In Paris, from mid-November through January it seems as if we’ve suffered through ever darker, cloudier, colder days, which may account for my dour mood these days. This is a dark season, short-days and long nights, cold and colder temperatures, sleeting when it’s not raining…
This “season of shadows” is better suited to staying inside seeking warmth and light. In fact, any little bit of light (even if artificial) goes a long way! With Christmas still a fresh memory, only a week ago we celebrated the “Feast of Lights,” the ancient feast of the Purification; soon we Christians embark on our 40 days journey towards the great mystery of life, death, and resurrection of our Lord. Yes, at our best, this is what followers of Jesus do – look for the light!
But, assuming that at times we all do struggle to discover the light hidden in darkness, what is it like to think, to reflect as a Christian today (i.e. critically, consciously, as a follower of Jesus)? Such a person might be better able to see, judge, and act (ver, juzgar, actuar) just as Vincent de Paul clearly did in his own time (arguably, a very dark time indeed!)? Is this kind of reflecting helpful or even realistic, or is it just another kind of escapism, a flight from our dark, shadowy times?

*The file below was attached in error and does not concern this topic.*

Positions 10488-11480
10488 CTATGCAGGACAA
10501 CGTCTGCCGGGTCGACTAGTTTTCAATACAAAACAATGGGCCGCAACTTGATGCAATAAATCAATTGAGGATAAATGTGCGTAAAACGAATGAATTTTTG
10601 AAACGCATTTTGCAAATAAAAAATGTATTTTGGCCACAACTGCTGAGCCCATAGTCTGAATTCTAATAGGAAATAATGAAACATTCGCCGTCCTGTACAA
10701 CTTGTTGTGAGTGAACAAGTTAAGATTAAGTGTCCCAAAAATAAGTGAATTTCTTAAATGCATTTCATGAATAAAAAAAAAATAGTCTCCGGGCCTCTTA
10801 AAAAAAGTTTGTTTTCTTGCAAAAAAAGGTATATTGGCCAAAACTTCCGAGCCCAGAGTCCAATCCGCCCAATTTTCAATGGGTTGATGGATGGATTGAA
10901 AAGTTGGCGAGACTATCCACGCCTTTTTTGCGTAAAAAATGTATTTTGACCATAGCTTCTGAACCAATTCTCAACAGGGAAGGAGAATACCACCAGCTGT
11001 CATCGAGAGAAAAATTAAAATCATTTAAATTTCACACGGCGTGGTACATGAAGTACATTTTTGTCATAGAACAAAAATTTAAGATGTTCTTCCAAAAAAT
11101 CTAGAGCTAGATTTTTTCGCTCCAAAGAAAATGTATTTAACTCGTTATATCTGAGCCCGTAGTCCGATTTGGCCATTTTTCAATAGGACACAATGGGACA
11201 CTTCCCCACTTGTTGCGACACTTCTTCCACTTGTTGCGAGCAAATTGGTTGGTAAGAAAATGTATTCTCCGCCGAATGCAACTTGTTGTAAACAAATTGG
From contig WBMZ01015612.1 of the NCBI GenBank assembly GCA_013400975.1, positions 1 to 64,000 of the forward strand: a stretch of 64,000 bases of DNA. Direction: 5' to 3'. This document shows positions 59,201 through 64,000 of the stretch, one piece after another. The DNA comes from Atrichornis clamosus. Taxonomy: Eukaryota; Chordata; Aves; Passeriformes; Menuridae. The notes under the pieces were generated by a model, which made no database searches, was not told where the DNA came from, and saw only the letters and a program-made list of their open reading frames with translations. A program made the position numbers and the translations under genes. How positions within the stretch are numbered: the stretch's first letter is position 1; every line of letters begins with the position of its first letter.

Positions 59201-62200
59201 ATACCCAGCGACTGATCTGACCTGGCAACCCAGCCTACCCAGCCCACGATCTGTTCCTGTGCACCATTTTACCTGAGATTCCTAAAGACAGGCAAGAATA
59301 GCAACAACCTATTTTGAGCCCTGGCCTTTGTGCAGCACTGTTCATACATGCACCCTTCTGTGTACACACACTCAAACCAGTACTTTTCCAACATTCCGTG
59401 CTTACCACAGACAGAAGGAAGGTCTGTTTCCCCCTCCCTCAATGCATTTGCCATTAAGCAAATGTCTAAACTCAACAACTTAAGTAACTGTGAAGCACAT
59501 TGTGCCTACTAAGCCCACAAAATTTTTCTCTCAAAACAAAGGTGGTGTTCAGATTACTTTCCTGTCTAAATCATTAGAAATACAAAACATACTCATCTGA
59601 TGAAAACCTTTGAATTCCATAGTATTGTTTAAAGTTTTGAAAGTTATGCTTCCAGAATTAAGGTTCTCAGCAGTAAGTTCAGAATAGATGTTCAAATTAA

In this, our fifth (and last) “ordinary Times” Sunday before Lent begins, there may some indications for Christians on what to look for and “how to be disciples”, if we are to stay with the One we want to follow.
Gospel (Luke 5:1-11) :
Jesus was standing one day by the Lake of Gennesaret, with the crowd pressing round him listening to the word of God, when he caught sight of two boats close to the bank. The fishermen had gone out of them and were washing their nets. He got into one of the boats – it was Simon’s – and asked him to put out a little from the shore. Then he sat down and taught the crowds from the boat. When he had finished speaking he said to Simon, ‘Put out into deep water and pay out your nets for a catch.’ ‘Master,’ Simon replied, ‘we worked hard all night long and caught nothing, but if you say so, I will pay out the nets.’ And when they had done this they netted such a huge number of fish that their nets began to tear, so they signaled to their companions in the other boat to come and help them; when these came, they filled the two boats to sinking point. When Simon Peter saw this he fell at the knees of Jesus saying, ‘Leave me, Lord; I am a sinful man.’ For he and all his companions were completely overcome by the catch they had made; so also were James and John, sons of Zebedee, who were Simon’s partners. But Jesus said to Simon, ‘Do not be afraid; from now on it is men you will catch.’ Then, bringing their boats back to land, they left everything and followed him.